And yet, I never told Peter how his words affected me. Likely, those words were not important to him, but were normal comments in his day-to-day life and nothing out of the ordinary. He may not even remember saying them. I was reminded of the importance of small moments like this when my friend, Jennifer, posted a video from Drew Dudley this week, where he says, "Maybe the biggest impact you have had on someone's life is a moment you don't remember." Dudley's six-minute video is a great description of how our lives can impact others, even when we don't realize it.

The story I've told here is one my friends and colleagues have heard before, as I often retell it as an example of our company philosophy to 'take care of each other.' My recitation of the tale is peppered with humorous anecdotes of the years working with this larger-than-life character, Peter. The part of the story that I don't tell, and even my friends do not know until this moment, is how close I was to the edge. That day, I had decided to give college a try for a few weeks, but if I couldn't see even a dim light at the end of this hellish tunnel known as my life, I was planning to disappear. I had stashed cash and important papers under the carpet in the trunk of my car, along with a notebook detailing what I would need to pack in a hurry. My plan was sketchy, but if my life did not turn around soon, I was driving to wherever the car carried me and starting a new life, completely severing myself from this one.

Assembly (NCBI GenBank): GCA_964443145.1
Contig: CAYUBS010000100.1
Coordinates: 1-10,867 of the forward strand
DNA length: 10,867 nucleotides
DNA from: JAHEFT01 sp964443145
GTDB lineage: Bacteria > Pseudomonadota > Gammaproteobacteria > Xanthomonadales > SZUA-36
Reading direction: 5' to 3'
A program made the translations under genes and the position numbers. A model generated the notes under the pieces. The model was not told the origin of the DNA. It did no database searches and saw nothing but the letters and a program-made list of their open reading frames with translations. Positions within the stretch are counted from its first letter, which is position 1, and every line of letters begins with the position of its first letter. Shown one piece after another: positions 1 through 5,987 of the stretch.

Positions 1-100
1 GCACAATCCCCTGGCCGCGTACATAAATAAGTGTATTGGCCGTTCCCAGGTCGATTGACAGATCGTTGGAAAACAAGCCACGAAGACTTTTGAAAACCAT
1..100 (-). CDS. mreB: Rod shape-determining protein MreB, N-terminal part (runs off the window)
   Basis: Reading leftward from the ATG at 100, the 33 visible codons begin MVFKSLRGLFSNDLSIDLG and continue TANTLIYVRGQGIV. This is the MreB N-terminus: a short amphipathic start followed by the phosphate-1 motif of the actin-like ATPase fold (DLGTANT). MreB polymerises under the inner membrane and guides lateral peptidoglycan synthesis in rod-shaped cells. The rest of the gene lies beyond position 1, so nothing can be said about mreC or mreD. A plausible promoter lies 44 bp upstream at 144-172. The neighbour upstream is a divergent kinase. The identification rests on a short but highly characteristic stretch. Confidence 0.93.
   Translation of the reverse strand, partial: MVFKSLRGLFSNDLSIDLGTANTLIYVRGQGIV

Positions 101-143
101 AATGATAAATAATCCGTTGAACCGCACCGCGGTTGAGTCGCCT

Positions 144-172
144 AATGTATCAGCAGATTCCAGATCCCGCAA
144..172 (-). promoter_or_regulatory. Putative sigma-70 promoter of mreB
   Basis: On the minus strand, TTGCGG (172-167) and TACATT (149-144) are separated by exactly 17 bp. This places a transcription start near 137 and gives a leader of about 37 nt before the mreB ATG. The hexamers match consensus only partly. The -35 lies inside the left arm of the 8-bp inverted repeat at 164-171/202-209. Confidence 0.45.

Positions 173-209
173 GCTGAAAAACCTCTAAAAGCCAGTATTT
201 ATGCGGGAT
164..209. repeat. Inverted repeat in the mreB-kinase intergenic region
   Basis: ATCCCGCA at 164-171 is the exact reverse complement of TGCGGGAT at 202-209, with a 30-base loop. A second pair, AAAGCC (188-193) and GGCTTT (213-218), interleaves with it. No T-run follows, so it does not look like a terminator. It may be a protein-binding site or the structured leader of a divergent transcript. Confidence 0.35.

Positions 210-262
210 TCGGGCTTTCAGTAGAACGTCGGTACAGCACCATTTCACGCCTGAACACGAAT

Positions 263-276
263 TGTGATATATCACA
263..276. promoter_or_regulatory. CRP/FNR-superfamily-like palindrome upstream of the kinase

But six words changed everything.
A good day: My boss flying over the lake he loved.